Parents and guardians are being urged to warn their children about the dangers of becoming a money mule, with figures revealing the number of 14-18-year olds misusing their bank accounts has risen by 73 per cent in two years.

As part of the Don’t Be Fooled awareness campaign, over the coming weeks a number of police forces nationwide will be contacting schools in their area to warn parents and guardians of the risks of their children becoming a money mule.

A money mule is someone who transfers stolen money through their own bank account on behalf of someone else and is paid for doing so. Criminals use money mules to launder the profits of their crimes.

In 2018, there were 5,819 cases of young people aged 14-18 using their bank accounts for money muling in the UK, figures from Cifas show. This is a rise of 20 per cent on 2017 (4,849 cases) and a 73 per cent increase since 2016 (3,360 cases).

Young people are often unaware that acting as a money mule is illegal. They are approached to take part online or in person, including through social media, at school, college or sports clubs.

Katy Worobec, Managing Director of Economic Crime at UK Finance, said “It may seem like an easy way to make some cash, but as well as being illegal, being a money mule means you will also be helping to fund serious crimes such as drug dealing and people trafficking. When you are caught your bank account will be closed and you will find it difficult to open an account elsewhere or get a mobile phone contract or credit in the future. Remember, never give your bank account details to anyone unless you know and trust them.”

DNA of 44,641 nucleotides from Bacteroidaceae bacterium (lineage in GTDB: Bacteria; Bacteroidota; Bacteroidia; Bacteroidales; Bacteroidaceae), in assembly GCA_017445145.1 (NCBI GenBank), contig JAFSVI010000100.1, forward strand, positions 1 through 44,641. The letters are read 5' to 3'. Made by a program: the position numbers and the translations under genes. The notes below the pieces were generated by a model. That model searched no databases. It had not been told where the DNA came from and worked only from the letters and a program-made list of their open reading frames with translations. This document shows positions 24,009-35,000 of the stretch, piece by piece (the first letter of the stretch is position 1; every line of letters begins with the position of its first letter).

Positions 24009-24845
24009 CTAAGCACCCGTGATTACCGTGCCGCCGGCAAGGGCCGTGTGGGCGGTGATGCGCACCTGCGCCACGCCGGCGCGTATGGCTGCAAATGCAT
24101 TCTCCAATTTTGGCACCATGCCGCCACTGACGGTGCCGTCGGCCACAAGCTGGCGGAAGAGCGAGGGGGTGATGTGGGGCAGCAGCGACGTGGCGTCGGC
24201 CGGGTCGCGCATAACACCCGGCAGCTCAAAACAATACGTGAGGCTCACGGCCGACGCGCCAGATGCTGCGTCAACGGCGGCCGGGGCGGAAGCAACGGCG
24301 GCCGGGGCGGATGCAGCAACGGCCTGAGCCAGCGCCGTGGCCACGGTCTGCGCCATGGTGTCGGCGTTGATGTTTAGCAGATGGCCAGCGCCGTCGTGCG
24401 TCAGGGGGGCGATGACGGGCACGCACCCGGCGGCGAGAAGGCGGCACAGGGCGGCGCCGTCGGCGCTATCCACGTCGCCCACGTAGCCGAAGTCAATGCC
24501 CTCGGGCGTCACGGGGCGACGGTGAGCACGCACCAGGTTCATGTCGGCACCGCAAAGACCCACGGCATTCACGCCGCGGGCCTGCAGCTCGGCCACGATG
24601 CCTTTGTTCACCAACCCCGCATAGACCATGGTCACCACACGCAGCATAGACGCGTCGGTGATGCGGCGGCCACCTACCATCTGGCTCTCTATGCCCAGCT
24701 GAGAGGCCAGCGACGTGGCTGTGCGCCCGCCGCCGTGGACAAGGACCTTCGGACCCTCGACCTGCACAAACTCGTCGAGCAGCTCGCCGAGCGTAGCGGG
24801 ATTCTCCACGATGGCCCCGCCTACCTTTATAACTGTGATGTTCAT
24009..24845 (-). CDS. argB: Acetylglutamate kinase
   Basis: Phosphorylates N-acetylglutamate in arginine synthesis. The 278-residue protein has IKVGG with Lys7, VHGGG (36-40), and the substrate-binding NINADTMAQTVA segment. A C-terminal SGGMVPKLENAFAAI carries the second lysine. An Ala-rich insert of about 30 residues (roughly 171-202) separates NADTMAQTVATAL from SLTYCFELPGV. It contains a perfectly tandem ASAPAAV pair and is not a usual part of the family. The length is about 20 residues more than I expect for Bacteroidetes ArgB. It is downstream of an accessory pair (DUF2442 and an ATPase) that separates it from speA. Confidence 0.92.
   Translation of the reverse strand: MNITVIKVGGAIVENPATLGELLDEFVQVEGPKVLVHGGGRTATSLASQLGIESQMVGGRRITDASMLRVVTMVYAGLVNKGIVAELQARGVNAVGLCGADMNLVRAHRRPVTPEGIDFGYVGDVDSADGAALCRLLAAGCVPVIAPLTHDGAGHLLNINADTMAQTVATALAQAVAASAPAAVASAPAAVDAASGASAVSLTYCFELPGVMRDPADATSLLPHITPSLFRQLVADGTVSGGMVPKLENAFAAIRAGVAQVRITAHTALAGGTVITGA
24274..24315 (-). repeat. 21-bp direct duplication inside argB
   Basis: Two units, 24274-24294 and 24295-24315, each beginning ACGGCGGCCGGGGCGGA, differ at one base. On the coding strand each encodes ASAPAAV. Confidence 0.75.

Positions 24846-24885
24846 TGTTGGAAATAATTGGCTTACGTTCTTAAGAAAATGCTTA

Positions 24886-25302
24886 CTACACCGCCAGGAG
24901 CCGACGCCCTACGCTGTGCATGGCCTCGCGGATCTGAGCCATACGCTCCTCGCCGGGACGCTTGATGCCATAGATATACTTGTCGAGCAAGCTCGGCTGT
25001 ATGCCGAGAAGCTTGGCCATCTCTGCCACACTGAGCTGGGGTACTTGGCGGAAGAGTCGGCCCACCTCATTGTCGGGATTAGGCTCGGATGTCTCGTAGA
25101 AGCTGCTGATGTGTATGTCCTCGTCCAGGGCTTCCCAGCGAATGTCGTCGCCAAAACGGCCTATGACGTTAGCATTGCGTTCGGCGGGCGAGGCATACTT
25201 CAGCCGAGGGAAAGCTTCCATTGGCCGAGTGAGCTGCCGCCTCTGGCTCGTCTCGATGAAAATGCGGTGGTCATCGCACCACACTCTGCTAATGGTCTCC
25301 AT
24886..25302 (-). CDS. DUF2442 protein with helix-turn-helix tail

Mike Haley, CEO of Cifas, said “The increasing use of social media means that young people have never been more vulnerable to becoming victims of fraud. Many youngsters are unaware of the devastating consequences that fraud can have on their future opportunities, and so teachers, parents and carers can play an important role here by ensuring young people have the necessary knowledge and skills to prevent them from unwittingly falling victim to fraud, or even become perpetrators themselves.”

Detective Superintendent Peter Ratcliffe of the City of London Police’s economic crime directorate, said “We work with the banks and other agencies to raise awareness of the illegality and dangers of money muling, especially among young people, who we know are particularly vulnerable.”

“Teachers, parents and carers are in an ideal position to engage with young people. They can play a vital part in helping educate them about money muling and the risks that come with it, such as a criminal record, which could greatly harm their future prospects.”